Pot H; de Kok B; Finyiza G: Reproductive Health Matters, 26(54) 126-136, 2018

This paper analyses power dynamics at play in the implementation of maternal health policies in rural Malawi, a country with one of the world’s highest burdens of maternal mortality. The authors analysed Malawi’s recent experience with the temporary reintroduction of user-fees for maternity services as a response to the suspension of external funding, a shift in political leadership and priorities and unstable service contracts between the government and its implementing partner, the Christian Health Association of Malawi. The authors report that different actors are frustrated about user fees and their impact on poor people, especially because in Malawi non-institutional deliveries have become strongly associated with maternal deaths. This especially affects women in rural areas, where access to care is already minimal. In addition, the poorest rural women struggle most to pay user-fees, and would have to travel to the district hospital. User-fees eroded trust between women and health workers. The authors indicate that the fact that local maternity services excluded of the most vulnerable rural women from care rather than address higher level sources reflect the power dynamics involved in this issue.

Incorporating concerns for equity into health resource allocation: A guide for practitioners
Love-Koh J; Griffin S; Kataika E; Revill P; et al: CHE Research Paper 160, 2019

This report summaries the methods for analyzing health equity available to policymakers regarding the allocation of health sector resources. The authors provide an overview of the major tools that have been developed to measure, evaluate and promote health equity, along with the data required to operationalise them. These are organized into four key policy questions facing decision-makers: What is the current level of inequity in health? Does government health expenditure benefit the worst-off? Can government health expenditure more effectively promote equity? and which interventions provide the best value for money in reducing inequity? Benefit incidence analysis is identified as the principal tool for estimating the distribution of current public health sector expenditure, with geographical resource allocation formulae and health system reform being the main government policy levers for improving equity. Techniques from the economic evaluation literature, such as extended and distributional cost-effectiveness analysis can be used to identify ‘best buy’ interventions from a health equity perspective. A range of inequality metrics, from gap measures and slope indices to concentration indices and regression analysis, can be applied to these approaches to evaluate changes in equity. Methods from the economics literature can be used to generate novel evidence on the health equity impacts of resource allocation decisions. They provide policymakers with a toolkit for addressing multiple aspects of health equity, from health outcomes to financial protection, and can be adapted to accommodate data commonly available in either high income or low and middle income settings. However, the quality and reliability of the data are crucial to the validity of all methods.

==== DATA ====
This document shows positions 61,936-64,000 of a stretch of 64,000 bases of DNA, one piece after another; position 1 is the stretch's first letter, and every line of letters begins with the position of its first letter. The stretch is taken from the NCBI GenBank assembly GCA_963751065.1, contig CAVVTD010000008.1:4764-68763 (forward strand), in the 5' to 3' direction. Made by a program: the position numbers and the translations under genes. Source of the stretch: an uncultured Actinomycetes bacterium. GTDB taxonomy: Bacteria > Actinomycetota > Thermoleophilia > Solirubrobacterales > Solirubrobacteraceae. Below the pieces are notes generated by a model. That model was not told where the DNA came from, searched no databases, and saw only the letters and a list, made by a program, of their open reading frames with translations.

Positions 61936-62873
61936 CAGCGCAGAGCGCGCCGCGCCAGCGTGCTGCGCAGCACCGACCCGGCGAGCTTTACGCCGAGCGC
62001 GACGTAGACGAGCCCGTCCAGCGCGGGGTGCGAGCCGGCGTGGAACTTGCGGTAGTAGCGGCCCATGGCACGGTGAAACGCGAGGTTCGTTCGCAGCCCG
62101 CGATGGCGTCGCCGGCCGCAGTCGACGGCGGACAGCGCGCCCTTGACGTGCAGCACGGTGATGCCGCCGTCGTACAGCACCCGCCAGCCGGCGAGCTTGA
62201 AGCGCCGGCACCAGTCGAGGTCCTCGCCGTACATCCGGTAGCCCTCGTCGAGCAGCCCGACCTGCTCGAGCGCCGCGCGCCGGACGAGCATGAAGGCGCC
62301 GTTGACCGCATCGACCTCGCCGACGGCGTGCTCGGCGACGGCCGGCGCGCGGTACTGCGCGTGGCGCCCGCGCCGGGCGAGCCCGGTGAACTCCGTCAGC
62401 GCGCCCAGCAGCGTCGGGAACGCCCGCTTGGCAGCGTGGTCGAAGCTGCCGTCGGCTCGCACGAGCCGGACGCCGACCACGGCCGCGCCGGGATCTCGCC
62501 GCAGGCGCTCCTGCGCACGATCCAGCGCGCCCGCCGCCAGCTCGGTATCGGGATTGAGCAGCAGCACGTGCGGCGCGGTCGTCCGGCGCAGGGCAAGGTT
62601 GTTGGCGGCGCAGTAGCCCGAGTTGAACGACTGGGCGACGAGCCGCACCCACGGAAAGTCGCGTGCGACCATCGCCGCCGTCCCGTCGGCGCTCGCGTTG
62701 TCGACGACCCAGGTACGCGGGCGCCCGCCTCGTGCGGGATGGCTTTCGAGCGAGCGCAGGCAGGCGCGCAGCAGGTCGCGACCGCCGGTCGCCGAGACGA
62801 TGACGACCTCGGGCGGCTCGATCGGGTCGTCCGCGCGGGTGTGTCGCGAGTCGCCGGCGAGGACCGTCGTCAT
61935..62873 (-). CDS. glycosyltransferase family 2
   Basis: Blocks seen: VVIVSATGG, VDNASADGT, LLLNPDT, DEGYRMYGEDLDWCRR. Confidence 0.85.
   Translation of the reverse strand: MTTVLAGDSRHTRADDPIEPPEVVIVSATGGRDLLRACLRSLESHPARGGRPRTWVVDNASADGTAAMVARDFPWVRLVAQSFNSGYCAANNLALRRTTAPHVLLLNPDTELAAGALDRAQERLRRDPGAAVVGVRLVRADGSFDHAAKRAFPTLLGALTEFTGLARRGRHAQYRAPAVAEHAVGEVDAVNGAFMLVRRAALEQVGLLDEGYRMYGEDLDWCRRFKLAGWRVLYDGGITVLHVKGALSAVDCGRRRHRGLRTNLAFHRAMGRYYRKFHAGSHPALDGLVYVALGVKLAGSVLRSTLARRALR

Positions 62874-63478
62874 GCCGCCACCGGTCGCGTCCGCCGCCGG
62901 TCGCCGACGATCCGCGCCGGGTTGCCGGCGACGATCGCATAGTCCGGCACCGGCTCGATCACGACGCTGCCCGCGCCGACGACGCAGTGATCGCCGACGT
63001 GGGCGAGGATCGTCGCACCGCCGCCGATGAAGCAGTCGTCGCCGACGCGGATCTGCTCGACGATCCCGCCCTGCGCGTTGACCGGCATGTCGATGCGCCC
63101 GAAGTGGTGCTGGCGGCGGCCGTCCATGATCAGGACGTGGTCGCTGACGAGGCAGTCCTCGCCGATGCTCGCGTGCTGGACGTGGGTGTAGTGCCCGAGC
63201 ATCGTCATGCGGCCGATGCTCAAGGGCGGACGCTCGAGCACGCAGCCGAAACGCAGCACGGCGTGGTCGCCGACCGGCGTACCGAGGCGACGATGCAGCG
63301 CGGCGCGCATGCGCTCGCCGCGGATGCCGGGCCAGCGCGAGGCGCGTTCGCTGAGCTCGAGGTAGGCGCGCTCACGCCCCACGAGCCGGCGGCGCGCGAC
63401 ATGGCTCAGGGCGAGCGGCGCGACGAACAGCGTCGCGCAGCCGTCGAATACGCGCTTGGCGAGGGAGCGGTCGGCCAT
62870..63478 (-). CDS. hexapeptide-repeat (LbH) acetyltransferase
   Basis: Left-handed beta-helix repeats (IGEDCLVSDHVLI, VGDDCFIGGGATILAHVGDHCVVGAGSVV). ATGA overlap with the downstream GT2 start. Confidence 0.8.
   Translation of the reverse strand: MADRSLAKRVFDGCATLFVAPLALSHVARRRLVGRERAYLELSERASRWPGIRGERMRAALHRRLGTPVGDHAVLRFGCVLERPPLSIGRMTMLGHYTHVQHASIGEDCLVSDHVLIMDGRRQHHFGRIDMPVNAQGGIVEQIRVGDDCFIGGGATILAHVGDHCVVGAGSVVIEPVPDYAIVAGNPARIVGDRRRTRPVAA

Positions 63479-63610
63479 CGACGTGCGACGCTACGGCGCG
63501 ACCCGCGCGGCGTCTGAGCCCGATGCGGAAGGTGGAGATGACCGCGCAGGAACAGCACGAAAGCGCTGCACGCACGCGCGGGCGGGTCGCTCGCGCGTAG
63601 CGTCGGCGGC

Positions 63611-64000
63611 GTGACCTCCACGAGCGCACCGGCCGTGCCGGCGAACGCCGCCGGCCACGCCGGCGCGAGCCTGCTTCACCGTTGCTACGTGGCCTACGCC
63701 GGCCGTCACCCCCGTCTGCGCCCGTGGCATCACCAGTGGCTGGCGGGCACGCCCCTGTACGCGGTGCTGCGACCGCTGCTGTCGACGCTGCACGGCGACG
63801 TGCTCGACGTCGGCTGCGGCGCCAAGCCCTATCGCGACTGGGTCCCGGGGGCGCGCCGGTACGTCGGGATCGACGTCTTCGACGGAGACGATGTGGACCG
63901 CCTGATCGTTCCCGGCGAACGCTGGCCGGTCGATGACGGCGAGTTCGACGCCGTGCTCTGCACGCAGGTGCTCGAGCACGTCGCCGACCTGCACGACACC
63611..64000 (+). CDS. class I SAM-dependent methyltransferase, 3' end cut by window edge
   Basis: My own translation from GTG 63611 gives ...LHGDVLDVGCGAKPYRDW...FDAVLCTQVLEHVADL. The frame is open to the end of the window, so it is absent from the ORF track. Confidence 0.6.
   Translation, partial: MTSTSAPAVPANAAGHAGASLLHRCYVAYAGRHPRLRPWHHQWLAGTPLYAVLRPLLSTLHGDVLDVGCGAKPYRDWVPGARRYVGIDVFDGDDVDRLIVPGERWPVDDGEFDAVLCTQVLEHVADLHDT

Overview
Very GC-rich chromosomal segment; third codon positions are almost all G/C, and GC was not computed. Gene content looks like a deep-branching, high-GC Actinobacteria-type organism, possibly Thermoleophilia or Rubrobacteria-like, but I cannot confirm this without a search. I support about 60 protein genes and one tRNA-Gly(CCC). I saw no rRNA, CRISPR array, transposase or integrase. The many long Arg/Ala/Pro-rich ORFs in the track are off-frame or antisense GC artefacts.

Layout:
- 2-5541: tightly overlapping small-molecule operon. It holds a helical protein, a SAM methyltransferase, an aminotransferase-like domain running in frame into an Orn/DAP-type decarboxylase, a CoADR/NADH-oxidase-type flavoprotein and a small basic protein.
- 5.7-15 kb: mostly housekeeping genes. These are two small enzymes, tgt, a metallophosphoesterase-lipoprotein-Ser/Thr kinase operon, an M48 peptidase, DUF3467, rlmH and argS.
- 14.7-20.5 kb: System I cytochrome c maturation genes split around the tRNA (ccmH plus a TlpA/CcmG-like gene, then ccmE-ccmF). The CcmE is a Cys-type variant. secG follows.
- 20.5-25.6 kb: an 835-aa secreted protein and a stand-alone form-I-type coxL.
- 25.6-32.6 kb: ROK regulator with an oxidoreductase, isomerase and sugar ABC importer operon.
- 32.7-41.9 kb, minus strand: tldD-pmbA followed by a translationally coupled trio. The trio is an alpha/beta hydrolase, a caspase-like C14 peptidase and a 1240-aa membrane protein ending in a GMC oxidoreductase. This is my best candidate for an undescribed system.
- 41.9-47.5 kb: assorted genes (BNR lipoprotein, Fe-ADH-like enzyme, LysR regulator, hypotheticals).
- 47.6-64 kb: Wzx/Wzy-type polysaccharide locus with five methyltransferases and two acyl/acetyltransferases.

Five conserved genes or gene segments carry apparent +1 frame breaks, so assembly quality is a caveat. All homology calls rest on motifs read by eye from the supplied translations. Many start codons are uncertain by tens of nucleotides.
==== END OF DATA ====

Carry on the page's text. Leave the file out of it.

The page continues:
Past, present, and future of global health financing: a review of development assistance, government, out-of-pocket, and other private spending on health for 195 countries, 1995–2050